The ironically named Constitution Park in Shelton, Connecticut is at the center of a lawsuit involving the First Amendment.
Since 2012, the American Legion (a faith-based veterans group) has requested to put up a display in the park depicting “heralding angels” from the Nativity story. There’s no formal display policy for the park, other than the Mayor approves displays. But we all know how this works. When you open the door to religious displays on government property, non-religious displays must be allowed there as well.
So last year, when atheist Jerome Bloom asked permission to put up a banner similar to the one below, which says there are no angels, he was surprised to find out it was denied.
The banner read: “At this season of the Winter Solstice, LET REASON PREVAIL. There are no gods, no devils, no angels, no heaven or hell. There is only our natural world. Religion is but myth & superstition that hardens hearts & enslaves minds.”
According to a phone message from Ronald Herrick (director of the city’s Parks and Recreation Department) to Bloom, the only reason the banner was denied was because it was seen as “being offensive to many.”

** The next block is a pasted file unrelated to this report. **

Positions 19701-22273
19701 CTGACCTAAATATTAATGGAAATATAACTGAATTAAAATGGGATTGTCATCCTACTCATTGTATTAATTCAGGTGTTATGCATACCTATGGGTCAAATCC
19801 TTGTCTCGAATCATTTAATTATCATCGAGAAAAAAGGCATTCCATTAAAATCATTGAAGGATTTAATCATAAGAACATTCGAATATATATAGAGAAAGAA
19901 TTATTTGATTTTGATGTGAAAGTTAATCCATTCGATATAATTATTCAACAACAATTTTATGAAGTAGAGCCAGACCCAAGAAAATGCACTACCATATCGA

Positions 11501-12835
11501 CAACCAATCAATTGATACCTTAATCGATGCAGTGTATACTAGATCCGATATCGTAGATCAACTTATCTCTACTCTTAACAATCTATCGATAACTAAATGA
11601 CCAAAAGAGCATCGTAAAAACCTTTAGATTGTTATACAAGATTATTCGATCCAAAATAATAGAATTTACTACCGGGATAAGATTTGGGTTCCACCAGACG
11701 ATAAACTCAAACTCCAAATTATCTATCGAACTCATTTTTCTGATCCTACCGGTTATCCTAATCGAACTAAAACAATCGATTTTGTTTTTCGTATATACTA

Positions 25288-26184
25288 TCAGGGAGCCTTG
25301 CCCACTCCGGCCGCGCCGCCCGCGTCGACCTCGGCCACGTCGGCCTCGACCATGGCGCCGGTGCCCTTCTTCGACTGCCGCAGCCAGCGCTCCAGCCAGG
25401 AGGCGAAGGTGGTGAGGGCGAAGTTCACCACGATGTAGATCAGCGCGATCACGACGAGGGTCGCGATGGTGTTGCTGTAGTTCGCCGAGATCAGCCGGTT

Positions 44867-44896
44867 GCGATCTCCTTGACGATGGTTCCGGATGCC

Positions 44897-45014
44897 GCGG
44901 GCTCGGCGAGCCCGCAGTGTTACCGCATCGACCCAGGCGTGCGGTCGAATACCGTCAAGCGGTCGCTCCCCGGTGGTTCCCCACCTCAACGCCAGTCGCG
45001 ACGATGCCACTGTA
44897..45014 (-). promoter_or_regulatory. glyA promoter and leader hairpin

Bloom said this was viewpoint discrimination. Just because the Christian display is popular didn’t mean it should be able to get a free pass while opposing perspectives were shut out.The Freedom From Religion Foundation then stepped in on Bloom’s behalf by writing a letter urging officials to reconsider. When no one from the city responded, FFRF wrote again. And again. Even when officials responded, it was without substance.
FFRF terms the city of Shelton’s censorship “impermissible viewpoint-based discrimination.” The city’s actions have caused Bloom and FFRF injury by censoring and excluding their protected expression, and by disparaging Bloom on the basis of his nonbelief in religion, rendering him a political outsider, FFRF’s legal complaint notes…
The plaintiffs are seeking a judgment that the city’s censorship has violated their free speech rights under the First and 14th Amendments, as well as their equal protection rights, and a judgment enjoining the city from excluding their display in the future, as well as nominal damages and reasonable legal costs.
Hard to see how the city escapes this one. It’s not like the atheist display was filled with pornography or hate speech or any other legitimate reason to deny the request. It was simply an opinion city officials didn’t like. And that’s not a good enough reason to abridge Bloom’s right to erect the banner.